tsuomela + self-presentation   15

Useless Labor and Production of the Self < PopMatters
This whole set-up, in turn, fuels the view that narcissism and hipsterism are increasing society-wide, since self-production in the mode of marketing copy (developing the personal brand) is more and more what people do, if not for a living, then simply to appear, to be socially relevant.
self-presentation  production  self  online  culture  technology  capitalism  consumerism  consumption  labor  society 
march 2011 by tsuomela
Kieran Healy’s Weblog – Actually, having one Identity for yourself is a Breaching Experiment
"“Identity” is a slippery word, and there are ways to read Zuckerberg that makes what he’s saying trivially true. But those would be perverse ways, I think. I could go on at length about that, but I won’t. I’m also (luckily for you) fighting off the urge to write a few thousand words on the sociology of privacy. Instead, I just want to add two things. First, an idea from sociology. Having a single identity on display to everyone seems less like the definition of integrity and more like the procedure for a nasty breaching experiment of the sort that undergrads sometimes propose, and that as a responsible professor you talk them out of, on the grounds that they will get beaten up at some point during their fieldwork...

Second, an idea from psychology. Having an identity and having a secret are in fact quite closely related, and not just for superheroes. "
privacy  identity  facebook  self-concept  self-presentation  self  psychology  sociology 
december 2010 by tsuomela
The (Skilled) Presentation of Self in Everyday Life « Easily Distracted
In general, this is why setting out to teach self-presentation is a tricky business. For one, it’s genuinely difficult to assess or grade self-presentation or speaking in a way where feedback works to help a student improve. The major pedagogy you need is more akin to the pedagogy employed in performance or studio art, where the professor needs to react in the moment, and where some of the feedback needs to be as public and shared as the speaking itself might be. That can get very sticky or emotionally fraught for many students. If you’re in a performance class, you expect that kind of judgment. If you’re in a small discussion class focused on an academic subject, you might not be so willing to go through that gauntlet.
self-presentation  education  pedagogy  teaching  college  skills 
october 2009 by tsuomela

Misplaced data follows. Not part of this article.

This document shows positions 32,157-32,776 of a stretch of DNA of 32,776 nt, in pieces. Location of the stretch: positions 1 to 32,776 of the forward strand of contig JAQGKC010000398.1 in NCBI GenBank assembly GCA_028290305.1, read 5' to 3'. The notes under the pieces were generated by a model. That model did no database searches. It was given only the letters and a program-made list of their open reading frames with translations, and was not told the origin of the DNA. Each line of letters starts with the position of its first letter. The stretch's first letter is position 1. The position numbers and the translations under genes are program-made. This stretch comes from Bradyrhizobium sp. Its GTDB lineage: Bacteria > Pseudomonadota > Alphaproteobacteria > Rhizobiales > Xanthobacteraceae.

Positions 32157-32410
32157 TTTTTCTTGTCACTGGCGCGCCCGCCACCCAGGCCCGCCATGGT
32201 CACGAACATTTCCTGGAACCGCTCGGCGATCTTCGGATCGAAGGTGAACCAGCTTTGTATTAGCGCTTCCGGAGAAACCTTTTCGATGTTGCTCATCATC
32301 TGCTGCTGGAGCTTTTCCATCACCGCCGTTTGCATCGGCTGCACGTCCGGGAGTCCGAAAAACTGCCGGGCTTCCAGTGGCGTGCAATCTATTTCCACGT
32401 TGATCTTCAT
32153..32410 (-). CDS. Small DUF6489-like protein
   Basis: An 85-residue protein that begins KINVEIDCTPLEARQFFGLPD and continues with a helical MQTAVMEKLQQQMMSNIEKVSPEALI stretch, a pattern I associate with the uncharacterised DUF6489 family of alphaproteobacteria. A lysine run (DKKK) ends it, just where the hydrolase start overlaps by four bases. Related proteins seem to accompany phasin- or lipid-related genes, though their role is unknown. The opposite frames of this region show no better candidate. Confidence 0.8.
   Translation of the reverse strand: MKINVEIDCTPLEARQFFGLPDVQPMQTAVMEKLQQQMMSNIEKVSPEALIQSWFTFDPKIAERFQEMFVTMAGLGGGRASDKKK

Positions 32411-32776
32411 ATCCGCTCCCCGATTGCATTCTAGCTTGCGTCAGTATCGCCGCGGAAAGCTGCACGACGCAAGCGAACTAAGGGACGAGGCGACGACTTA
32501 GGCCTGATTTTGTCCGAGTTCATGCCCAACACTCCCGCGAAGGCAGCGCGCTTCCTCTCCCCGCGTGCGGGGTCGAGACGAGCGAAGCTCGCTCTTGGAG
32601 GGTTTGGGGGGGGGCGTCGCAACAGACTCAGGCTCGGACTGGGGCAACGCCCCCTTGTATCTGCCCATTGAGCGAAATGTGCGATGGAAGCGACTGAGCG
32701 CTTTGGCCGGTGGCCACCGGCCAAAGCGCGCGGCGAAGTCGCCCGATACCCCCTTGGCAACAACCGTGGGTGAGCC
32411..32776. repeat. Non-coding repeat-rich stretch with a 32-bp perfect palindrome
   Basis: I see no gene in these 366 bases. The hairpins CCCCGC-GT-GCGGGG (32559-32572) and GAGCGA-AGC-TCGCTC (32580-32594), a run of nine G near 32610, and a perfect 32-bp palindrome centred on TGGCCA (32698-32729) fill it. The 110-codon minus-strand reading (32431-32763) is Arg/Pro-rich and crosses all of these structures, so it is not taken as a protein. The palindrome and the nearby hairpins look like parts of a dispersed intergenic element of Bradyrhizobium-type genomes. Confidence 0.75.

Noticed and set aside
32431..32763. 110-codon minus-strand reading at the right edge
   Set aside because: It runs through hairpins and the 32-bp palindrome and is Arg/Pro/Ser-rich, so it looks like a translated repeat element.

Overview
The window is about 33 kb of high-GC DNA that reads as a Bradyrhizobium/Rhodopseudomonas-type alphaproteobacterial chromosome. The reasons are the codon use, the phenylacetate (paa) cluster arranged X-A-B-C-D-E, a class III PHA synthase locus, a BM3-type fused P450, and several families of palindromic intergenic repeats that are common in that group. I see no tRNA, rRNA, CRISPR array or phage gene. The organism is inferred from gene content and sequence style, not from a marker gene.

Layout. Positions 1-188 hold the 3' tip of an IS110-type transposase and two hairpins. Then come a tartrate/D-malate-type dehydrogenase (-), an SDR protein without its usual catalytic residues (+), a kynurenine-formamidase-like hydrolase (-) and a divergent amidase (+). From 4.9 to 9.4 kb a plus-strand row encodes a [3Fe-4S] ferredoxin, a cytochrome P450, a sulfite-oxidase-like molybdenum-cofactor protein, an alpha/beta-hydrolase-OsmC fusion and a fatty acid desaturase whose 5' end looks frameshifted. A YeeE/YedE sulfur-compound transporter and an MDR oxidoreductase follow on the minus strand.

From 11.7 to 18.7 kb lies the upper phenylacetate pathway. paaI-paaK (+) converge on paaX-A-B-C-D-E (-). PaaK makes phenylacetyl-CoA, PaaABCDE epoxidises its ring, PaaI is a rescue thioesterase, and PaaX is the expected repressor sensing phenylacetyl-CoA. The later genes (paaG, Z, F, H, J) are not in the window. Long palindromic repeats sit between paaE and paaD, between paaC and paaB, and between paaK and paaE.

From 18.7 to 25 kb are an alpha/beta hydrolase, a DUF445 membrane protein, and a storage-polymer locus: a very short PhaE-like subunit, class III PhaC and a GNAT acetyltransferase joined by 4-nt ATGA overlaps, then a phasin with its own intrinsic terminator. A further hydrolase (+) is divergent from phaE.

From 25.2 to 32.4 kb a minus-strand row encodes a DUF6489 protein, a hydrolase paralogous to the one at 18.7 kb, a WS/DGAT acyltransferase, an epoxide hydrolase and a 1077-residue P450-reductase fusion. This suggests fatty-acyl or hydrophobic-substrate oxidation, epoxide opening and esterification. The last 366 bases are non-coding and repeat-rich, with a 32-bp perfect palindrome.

Mind - When All You Have Left Is Your Pride - NYTimes.com
Psychologists study pride and the difference between faking it and not.
psychology  pride  self-improvement  self-presentation  self 
april 2009 by tsuomela
What to do when old photos of you appear on Facebook. - By Brian Braiker - Slate Magazine
What she ended up concluding is probably the best—and hardest—lesson Facebook has to offer. Once you start reconnecting with people from your distant past, even if fleetingly online, your life goes from feeling like a patchwork of acquaintances and experiences to something more fluid and cohesive. This can be humbling. Or, as Caroline said when I whined to her about posting that photo: "You can never be too cool for your past."
facebook  behavior  norms  self-presentation  portrait 
march 2009 by tsuomela
On Facebook Self-Portraits | varnelis.net
The Facebook self-portrait is a product of network culture that reveals how we construct our identities today. It satisfies the version of Andy Warhol's rule as modified by Momus: "In the future, everyone will be famous to fifteen people," except that it's not the future anymore (in fairness the article is 15 years old) and it's not 15 but rather 150 or 300 people, a typical number in a circle of friends on a social network site.
facebook  self-definition  self-presentation  privacy  culture 
march 2009 by tsuomela
Mathemagenic » Weblog as a backstage: performance is counterproductive
Weblogs are easily viewed as a space for identity management (re:Goffman) where blogging is a frontstage performance set to impress the audience in a particular way. I feel that blogging is rather a backstage, where you can be yourself, even if it’s in public. L
weblog-research  weblog-about  psychology  identity  presentation  people-goffman  self-presentation 
december 2008 by tsuomela
apophenia: musing about online social norms
Yet, in mediated environments, impression management is stilted. There's no implicit feedback and explicit feedback is minimal at best ("nice picture" isn't really informative). The immediate social consequences are also not there because there's no way o
online  sociology  behavior  norms  ethics  self-presentation 
december 2007 by tsuomela

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